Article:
Chocolatier will trade a pound of smiles for a dollop of decency

THIS JUST IN . . .

September 26, 1994|By DAN RODRICKS

This has been a year of paradoxes for Albert Kirchmayr, the master chocolatier from North Charles Street. He lost something valuable, yet worthless. His business suffered a loss but at the same time benefited from it. And he discovered a paradox of generosity -- that people with the least often give the most, if only because it makes them feel good.

Let's go back to Christmas 1993. On December 23, Albert Kirchmayr stuffed close to 300 checks worth $19,000 in a large envelope, put the envelope in a box packed with aprons, got in his car and drove to West Baltimore. On the way to make a deposit at his bank, he stopped at Rudy's Patisserie to pick up some nuts. He left his car unlocked. Kirchmayr was in Rudy's for 10 minutes. When he returned to his car, the box and the checks were gone.

"At first I panicked," he says. But in that panic, laced with guilt, he did everything right: Alerted banks, check-cashing shops and liquor stores; distributed posters offering a reward for the checks; searched through trash cans. Banks told Kirchmayr the checks, accounting for about 30 percent of the chocolatier's annual revenues, were virtually useless to the thief. (Nine months later, as far as Kirchmayr can tell, no one has tried to cash them.)

He placed a sign in the shop that tested the honor of customers. It asked them to say if they had paid for chocolates with a check between Dec. 13 and Dec. 23. If a check had never cleared, the customer would be asked to write another. So far, the chocolatier has recouped 45 percent of his loss that way.

Kirchmayr received a fair amount of news coverage, and though reports of the lapse that made the theft possible might have been considered bad publicity -- "It was stupid of me," Kirchmayr told a reporter -- it actually led to greater public awareness of his shop. Increased business for Valentine's Day and Easter helped Kirchmayr make up his loss.

Also, people of modest means, some of whom had never been to his shop, mailed him cash. Others offered money. One man offered an interest-free loan for the full amount. "I was too proud to take these offers and rejected the generosity," Kirchmayr says. "But I later realized that people made these offers not just to help me, but to make themselves feel good. I should not have rejected them."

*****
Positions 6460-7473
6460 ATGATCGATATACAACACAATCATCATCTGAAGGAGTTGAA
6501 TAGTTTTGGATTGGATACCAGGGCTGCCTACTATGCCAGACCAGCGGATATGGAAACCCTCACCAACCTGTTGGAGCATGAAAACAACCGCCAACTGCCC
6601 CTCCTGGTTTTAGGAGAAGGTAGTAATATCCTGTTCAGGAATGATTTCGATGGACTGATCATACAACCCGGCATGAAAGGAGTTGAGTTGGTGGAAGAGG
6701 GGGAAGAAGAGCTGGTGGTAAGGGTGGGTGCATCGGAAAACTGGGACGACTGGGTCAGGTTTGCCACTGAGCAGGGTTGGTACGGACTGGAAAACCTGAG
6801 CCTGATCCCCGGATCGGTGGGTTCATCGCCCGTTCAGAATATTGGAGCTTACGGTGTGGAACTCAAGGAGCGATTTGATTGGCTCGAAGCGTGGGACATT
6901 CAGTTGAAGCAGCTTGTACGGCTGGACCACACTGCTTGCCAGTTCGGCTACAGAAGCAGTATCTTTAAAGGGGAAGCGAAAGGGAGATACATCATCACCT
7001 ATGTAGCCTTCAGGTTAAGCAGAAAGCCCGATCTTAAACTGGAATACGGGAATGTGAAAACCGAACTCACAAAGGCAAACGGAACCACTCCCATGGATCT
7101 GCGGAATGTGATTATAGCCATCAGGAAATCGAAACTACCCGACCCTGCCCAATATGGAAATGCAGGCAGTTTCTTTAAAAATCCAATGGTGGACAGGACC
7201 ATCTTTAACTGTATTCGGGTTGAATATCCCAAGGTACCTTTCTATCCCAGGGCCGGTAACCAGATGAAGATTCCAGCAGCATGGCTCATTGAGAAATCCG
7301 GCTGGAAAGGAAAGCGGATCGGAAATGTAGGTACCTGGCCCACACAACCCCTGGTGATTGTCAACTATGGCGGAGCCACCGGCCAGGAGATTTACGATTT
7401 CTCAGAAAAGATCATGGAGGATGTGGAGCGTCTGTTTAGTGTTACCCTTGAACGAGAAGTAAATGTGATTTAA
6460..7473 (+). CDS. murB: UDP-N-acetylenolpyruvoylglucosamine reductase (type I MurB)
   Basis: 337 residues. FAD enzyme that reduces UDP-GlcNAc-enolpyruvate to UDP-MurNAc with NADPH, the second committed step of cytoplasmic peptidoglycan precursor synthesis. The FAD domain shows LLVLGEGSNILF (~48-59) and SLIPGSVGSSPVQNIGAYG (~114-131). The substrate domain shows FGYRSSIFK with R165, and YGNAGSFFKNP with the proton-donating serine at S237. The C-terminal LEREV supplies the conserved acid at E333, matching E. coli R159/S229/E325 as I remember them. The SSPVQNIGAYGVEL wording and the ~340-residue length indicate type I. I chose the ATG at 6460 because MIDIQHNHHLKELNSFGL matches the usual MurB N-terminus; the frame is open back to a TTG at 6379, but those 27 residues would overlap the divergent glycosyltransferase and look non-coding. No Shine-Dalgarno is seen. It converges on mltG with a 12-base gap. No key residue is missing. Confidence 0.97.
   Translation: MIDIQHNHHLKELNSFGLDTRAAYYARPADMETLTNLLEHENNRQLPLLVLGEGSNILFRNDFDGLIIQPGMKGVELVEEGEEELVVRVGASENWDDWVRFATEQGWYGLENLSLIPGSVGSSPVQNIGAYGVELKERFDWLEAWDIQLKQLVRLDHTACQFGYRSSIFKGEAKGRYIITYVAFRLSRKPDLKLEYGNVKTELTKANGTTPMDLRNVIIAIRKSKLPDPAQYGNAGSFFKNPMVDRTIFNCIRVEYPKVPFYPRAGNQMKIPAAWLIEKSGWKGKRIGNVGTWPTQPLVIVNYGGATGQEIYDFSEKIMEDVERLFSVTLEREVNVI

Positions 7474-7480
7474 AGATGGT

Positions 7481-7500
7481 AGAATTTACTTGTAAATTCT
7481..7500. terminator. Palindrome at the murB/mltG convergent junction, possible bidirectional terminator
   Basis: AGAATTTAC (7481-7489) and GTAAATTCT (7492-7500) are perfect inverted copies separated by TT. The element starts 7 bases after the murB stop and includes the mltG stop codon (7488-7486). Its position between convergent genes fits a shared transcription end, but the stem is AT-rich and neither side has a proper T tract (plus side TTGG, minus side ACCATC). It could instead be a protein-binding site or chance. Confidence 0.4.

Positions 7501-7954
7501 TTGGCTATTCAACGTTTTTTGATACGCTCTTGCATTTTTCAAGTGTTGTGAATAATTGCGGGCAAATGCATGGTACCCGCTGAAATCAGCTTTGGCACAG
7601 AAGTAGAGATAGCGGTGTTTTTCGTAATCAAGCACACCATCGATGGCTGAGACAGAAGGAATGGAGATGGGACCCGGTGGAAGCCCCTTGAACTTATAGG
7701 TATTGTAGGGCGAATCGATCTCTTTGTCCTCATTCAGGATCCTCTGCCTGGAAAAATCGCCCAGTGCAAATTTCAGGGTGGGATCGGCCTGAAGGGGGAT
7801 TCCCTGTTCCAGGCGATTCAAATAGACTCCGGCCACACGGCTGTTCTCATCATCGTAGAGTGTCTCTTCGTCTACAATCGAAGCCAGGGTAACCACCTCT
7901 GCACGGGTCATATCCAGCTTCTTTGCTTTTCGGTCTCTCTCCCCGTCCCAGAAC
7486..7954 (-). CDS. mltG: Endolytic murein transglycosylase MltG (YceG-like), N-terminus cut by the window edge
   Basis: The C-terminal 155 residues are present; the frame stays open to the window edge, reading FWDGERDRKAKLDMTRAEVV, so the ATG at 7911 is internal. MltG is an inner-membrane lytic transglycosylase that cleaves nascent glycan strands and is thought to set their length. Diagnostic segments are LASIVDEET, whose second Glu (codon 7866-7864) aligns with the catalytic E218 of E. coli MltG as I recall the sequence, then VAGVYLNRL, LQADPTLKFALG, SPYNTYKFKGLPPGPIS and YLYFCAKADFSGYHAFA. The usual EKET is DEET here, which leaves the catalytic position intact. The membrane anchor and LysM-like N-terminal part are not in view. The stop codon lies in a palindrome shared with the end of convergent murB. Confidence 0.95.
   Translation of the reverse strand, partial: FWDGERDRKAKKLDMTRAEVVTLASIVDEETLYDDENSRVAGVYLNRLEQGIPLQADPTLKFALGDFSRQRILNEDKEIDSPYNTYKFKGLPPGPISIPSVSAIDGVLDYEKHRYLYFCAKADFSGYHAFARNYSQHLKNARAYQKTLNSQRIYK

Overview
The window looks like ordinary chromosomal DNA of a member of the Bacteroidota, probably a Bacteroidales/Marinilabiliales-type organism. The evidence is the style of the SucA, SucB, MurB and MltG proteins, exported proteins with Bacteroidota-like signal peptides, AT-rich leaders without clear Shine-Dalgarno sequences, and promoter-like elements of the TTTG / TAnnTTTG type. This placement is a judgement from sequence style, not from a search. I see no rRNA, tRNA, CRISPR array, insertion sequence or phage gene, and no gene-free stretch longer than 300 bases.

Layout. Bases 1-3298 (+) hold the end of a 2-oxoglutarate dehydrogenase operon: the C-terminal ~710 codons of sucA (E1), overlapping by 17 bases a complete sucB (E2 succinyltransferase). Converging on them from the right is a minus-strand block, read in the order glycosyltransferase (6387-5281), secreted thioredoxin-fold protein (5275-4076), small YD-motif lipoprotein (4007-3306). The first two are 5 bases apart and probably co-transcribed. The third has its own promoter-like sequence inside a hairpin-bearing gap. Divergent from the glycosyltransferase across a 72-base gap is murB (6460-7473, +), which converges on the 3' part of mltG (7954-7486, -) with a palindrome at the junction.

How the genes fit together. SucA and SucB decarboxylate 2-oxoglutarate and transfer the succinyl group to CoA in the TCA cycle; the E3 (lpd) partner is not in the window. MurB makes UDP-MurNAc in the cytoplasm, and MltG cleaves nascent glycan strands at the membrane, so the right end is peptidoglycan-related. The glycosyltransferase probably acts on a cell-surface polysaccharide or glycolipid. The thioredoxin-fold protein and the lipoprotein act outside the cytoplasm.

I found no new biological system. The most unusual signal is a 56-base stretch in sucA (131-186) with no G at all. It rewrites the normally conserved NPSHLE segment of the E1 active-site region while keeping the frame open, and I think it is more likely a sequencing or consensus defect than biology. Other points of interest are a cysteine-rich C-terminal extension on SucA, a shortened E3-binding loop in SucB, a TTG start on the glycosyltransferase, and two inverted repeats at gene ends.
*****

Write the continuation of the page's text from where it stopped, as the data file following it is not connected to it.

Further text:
Still, there's this: Some people, by now fully aware of Kirchmayr's problem, have not yet offered to make good on the (( chocolates for which they wrote checks back in December. Most others probably did not hear of the incident -- until now. Kirchmayr is at 6223 1/2 N. Charles St. The phone number is 323-7705. I'll leave it at that.

The clock stops here

Allow me to intercede on behalf of a Sun colleague, Rafael Alvarez, to attest that a short story he wrote, titled "The Fountain of Highlandtown," was fiction. The story was voted best of those submitted for the Artscape '94 Literary Arts Awards and was published in July in Sun Magazine. I emphasize the work's fictional nature for good reason: Many people apparently believed Alvarez's reference to the "Great Bolewicki Depression Clock," and went looking for it on Eastern Avenue. Here's how Alvarez described it: "It is a huge, vivid piece of machinery bolted to the front of an appliance store called Bolewicki's; a clock with a lollipop face and crystal hands filled with bubbling water -- the little hand bubbling lavender and the big hand bubbling pink. . . ." There's no such clock, but there is a Bolewicki's. It's an appliance store on Eastern Avenue. After Alvarez's story appeared, Joe Bolewicki started getting calls. Would he sell the clock? Did he have any idea how much it was worth? "Two nuns came down here from Holy Rosary wanting to see it," Joe tells me. "Some tourists came by to see the clock. One guy wanted to know if I'd donate it to hang on the Rec Pier in Fells Point. I got calls from people I haven't spoken to in 20 years." Apparently, some people thought the clock was stolen after being featured in Alvarez's story. I hope this clears things up.

The New Jersey example

Encouraging words for Ellen Sauerbrey, the tax-cutting Republican gubernatorial candidate, as reported in the Sept. 19 issue of what her conservative colleagues like to call "that liberal rag," Time magazine:

"New Jersey in six months has reduced income taxes by 15 percent, half of what once seemed a pie-in-the-sky promise by new Governor Christine Todd Whitman to enact a 30 percent slash over three years. The reductions have made Whitman not only highly popular locally but also a rising star in national Republican circles."

Twins through the ages

Here's something for your sports nuts, your astrology nuts, your trivia nuts, your basic Zoe and Bob Hieronimus types:

Peter Angelos, your basic mover and shaker, Orioles owner and Rams wanna-be-owner, goes to a meeting with Los Angeles Raiders owner Al Davis, your basic mover and shaker and maverick among NFL owners. They're a couple of outspoken men who draw strong reactions from people. Together they could raise some delicious havoc among the suits who control professional sports. Now here's the part Zoe and Bob will love: Angelos and Davis were born on the same day: Thursday, July 4, 1929 -- Davis in Brockton, Mass., Angelos in Western Pennsylvania. Just sit down and puff on that a while.

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